Dennis Clark, CPO: There’s Always a New Horizon

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For time and the world do not stand still. Change is the law of life. And those who look only to the past or the present are certain to miss the future.

—John F. Kennedy

Dennis Clark,

Dennis Clark, CPO, can look to all three: a highly successful and rewarding 40-year career in his chosen profession; a busy, enjoyable life right now; and a future that beckons like a beacon. While some in his position might start thinking about slowing down, Clark is not about to sit back and live a placid retirement life. Actually, he did retire in 2000—for all of three years. But O&P lured him back, and he started up a new company, Clark & Associates Prosthetics and Orthotics, Waterloo, Iowa. Shortly afterward, in September 2003, Walter Reed Army Medical Center (WRAMC) invited Clark and his clinical staff to go to Washington DC to help provide clinical care for soldiers with lower-limb amputations who were returning from the Iraq and Afghanistan wars.

“I love the profession, and I like new technology and innovations,” Clark says. “War has always driven our profession, and the chance to be involved in all the new technology and patient care at Walter Reed was just too big of a job not to do.” Although originally expected to last through the end of 2003, their sojourn stretched into the end of May 2005, occasionally including patient care at the National Naval Medical Center (NNMC), Bethesda, Maryland. During that time, Clark and his team cared for more than 300 soldiers.

Walter Reed recently closed, ending 102 years of storied service to hundreds of thousands of patients as it combines with the NNMC and moves to the new Walter Reed National Military Medical Center (WRNMMC), Bethesda. However, Clark’s experience there had a lasting impact on him. He and his team continue to provide prosthetic care for some of their former WRAMC patients and other veterans.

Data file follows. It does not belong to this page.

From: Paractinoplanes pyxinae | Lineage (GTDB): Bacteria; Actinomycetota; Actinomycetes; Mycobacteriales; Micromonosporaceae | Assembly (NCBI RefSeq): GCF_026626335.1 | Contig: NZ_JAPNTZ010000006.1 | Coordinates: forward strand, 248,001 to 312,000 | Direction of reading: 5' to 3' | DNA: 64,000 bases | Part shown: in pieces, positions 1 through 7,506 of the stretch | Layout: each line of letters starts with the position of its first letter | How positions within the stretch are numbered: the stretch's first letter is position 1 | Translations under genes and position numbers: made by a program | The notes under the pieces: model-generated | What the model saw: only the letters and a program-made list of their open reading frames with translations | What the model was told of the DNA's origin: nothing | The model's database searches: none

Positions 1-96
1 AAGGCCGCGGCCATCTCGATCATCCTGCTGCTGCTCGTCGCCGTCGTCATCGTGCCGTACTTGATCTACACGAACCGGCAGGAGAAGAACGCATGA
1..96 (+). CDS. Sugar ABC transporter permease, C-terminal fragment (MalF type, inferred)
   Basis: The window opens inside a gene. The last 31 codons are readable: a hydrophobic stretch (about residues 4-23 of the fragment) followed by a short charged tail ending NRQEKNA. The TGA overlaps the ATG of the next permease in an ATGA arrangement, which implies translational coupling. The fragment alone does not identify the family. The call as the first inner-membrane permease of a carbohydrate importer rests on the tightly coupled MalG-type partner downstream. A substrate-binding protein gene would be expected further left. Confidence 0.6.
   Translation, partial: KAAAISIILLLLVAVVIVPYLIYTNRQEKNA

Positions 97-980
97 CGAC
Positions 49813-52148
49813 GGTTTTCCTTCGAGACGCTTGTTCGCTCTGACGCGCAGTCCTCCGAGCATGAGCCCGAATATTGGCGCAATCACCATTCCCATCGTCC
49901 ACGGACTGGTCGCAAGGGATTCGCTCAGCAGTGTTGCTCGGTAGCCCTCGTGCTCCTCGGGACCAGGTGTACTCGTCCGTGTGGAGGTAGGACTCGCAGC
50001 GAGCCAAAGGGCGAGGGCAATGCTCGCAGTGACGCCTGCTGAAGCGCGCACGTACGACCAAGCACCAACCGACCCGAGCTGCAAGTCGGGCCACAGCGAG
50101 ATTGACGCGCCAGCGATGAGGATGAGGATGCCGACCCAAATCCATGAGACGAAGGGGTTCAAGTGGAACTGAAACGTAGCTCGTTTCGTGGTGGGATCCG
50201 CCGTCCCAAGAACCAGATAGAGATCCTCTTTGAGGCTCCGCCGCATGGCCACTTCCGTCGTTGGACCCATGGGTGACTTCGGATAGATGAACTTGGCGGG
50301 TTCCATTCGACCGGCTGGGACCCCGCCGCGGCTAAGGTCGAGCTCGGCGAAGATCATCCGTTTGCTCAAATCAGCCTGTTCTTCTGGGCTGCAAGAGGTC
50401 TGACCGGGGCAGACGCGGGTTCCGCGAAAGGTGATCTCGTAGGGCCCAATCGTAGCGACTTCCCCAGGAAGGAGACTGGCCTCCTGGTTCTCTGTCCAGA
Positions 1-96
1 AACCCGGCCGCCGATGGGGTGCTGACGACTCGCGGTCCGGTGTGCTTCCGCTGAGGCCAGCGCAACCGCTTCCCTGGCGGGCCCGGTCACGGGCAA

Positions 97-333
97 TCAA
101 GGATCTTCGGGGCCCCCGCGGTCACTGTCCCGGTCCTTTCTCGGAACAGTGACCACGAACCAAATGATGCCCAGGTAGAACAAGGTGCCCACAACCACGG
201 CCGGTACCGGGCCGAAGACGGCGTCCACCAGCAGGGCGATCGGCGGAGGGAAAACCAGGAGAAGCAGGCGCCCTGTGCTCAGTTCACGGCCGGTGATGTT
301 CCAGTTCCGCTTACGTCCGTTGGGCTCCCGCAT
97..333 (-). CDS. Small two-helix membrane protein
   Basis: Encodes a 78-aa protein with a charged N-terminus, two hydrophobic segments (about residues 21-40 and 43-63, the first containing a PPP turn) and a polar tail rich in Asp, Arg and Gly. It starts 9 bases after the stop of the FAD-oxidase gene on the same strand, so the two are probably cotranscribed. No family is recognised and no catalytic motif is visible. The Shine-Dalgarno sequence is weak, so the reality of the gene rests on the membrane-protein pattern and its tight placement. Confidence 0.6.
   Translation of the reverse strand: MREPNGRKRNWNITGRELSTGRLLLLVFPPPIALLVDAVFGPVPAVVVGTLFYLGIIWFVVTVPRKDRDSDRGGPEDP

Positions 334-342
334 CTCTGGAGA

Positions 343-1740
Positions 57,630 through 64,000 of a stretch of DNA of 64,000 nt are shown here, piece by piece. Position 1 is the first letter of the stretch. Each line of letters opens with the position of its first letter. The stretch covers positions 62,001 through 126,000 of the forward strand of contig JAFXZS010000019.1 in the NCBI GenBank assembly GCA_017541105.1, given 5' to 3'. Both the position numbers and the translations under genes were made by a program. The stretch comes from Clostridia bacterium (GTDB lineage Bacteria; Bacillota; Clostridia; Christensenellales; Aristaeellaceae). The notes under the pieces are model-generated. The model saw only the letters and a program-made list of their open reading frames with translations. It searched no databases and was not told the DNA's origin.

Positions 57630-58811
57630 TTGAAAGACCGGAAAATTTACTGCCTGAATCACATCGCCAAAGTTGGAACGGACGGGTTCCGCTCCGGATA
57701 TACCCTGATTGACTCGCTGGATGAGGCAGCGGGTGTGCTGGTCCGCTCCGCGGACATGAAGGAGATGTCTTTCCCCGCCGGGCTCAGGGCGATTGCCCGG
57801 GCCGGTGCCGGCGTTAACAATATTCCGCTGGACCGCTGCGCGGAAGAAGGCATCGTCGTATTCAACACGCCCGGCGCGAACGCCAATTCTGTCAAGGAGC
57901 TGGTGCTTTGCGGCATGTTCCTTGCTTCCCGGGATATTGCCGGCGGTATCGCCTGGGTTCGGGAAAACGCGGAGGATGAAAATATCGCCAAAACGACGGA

“The rehabilitation team at Walter Reed was the epitome of what a team should be,” Clark says, commenting on how closely and seamlessly the professionals from various healthcare disciplines worked together. “We can help promote that in our practices by establishing good relationships with physical and occupational therapists, orthopedic and vascular surgeons, neurosurgeons, and other rehabilitation specialists.

“Ask questions about surgical techniques and pain management; ask questions if you are having problems. Learn more about other professions; this will enhance your own patient care.”

Clark testifies before the House Committee on Small Business, Subcommittee on Contracting and Technology, July 16, 2008, during a hearing on “Ensuring Continuity of Care for Veteran Amputees: The Role of Small Business Practices.”

O&P Advocate

After his WRAMC experience, Clark became a spokesman and advocate for O&P on the national stage, which he describes as a highlight of his career. For instance, he was interviewed for the article, “Courage after Fire,” by Leslie Sabbagh, published in Popular Mechanics, December 2004, which describes National Guardsman Kevin Pannell’s rehabilitation. Pannell had suffered severe injuries from a grenade explosion in Iraq, which left him a bilateral amputee (transfemoral left leg, transtibial right leg).

In order to become more familiar with the abilities and motivation of individuals who suffered amputations as a result of injuries sustained during military service, the National Aeronautics and Space Administration (NASA) invited Clark to present his firsthand account of working with wounded veterans at WRAMC in May 2008. Clark’s presentation, “Saluting Our Differently Abled Heroes,” was hosted by the NASA Office of Diversity and Equal Opportunity. “The blend of technology, the fact that NASA had contributed to the further development of prosthetics, and the specifics of Dennis’ experience with Walter Reed made a terrific fit for what we wanted to achieve,” Diversity Program Manager Bonnie McClure was quoted as saying in a news story posted on the POINT Health Centers of America (POINT), Waterloo, Iowa, website, www.pointhca.com. “The presentation was a tremendous success, and we have received many wonderful comments from attendees.”